I want to start by re-emphasizing the primacy of tables, not just relative to forms, but to all other Access objects as well. The Database window does not make the essential role of tables clear; the positioning of the buttons makes it seem that tables are merely first among equals (see Figure 6.1). A graphic representation of Access objects that conveyed their relative significance would look more like the solar system. The tables are at the center of the universe; they are, so to speak, the sun. All other objects are planets that merely revolve around tables.
Figure 6.1. In the Database window, tables appear merely as the first of equals rather than as the cornerstones of your database that they truly are.
You can make forms that present your data beautifully onscreen, create exquisite queries that retrieve exactly the information you need, and design reports that powerfully communicate your data to external audiences. But ultimately, all of these are merely manipulations of the data stored in tables. Similarly, you can enter and edit data in tables, forms, or queries (although not in reports). But the ultimate effect of all your work is to delete, add, or alter records stored in the underlying tables.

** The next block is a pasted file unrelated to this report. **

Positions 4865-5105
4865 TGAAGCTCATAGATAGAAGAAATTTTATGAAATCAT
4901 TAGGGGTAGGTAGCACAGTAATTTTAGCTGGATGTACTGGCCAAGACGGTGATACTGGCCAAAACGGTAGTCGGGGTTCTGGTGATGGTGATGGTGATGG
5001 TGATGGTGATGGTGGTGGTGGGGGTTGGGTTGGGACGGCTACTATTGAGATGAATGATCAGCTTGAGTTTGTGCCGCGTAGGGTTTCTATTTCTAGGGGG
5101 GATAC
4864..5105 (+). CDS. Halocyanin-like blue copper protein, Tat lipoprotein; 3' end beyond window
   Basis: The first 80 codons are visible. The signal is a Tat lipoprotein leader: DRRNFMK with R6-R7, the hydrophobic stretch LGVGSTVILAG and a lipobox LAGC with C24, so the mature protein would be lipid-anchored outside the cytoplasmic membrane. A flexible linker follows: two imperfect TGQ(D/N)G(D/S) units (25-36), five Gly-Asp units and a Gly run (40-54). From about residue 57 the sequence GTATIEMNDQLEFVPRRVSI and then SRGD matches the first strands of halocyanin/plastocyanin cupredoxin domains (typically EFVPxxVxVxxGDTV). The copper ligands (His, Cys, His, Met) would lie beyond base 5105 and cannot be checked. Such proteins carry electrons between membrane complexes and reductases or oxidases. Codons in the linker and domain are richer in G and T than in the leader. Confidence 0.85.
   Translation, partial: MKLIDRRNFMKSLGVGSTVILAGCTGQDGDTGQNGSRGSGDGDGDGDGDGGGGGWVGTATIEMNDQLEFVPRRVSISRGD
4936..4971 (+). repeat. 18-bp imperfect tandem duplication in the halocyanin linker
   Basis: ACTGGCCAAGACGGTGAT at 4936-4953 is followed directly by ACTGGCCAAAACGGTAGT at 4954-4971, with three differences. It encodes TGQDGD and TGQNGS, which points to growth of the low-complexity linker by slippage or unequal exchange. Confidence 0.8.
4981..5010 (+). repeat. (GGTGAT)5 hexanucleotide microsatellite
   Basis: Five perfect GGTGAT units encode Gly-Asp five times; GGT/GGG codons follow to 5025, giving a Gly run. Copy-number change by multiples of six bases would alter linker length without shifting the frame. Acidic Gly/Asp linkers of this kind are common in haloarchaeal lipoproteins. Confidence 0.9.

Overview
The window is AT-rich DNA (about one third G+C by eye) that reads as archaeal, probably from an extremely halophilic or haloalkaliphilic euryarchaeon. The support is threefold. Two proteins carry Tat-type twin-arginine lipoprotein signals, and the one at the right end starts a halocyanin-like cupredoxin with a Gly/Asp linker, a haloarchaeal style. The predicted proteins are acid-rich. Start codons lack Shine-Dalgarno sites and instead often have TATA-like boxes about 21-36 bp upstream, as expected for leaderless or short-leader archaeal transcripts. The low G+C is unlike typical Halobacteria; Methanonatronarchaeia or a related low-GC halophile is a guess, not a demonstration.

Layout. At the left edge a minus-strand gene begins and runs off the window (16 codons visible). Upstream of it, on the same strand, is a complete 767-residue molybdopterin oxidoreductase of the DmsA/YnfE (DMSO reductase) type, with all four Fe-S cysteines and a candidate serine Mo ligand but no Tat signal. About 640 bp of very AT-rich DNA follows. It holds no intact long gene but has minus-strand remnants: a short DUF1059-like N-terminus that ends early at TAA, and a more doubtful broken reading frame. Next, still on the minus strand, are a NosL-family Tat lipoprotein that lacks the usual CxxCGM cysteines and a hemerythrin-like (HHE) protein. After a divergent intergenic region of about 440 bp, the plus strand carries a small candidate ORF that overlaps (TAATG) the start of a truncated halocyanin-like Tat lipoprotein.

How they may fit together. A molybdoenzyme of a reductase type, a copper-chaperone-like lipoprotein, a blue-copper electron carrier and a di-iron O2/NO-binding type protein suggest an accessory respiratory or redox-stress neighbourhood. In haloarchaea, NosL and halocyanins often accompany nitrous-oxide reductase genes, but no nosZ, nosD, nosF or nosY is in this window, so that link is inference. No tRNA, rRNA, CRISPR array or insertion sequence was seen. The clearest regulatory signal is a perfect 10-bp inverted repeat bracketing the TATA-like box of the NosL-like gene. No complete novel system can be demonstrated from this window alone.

The upshot is that, if you want to add the value celery sticks to your database, or change celery sticks to stuffed olives, it doesn't matter whether you do it in a table, form, or query. Whatever changes you make to values in these objects are immediately reflected in the table that stores the field where celery sticks and stuffed olives reside.
Let me reinforce the concept of table primacy with one more example. Let's say you create a form from a table. You immediately add two records and close the form. Later that day, you delete the form. Those records you added to the form remain in the underlying table. And the exact same scenario holds true when you add records to a query.
On the other hand, what happens if you delete the table that is the source for the form or query? The form and query physically remain in your database; but they are essentially empty shells because their underlying foundation has been hacked away. Put more metaphorically, they become like Japanese ronin, Japanese samurai who lost their masters. Without a lord to serve, their lives became purposeless, and the samurai code required that they commit suicide. Although tableless forms are under no such ethical requirement, they are equally doomed.
Some forms exist independently of any table. These are exceptions, however, and the previous discussion applies to most of the forms you'll work with.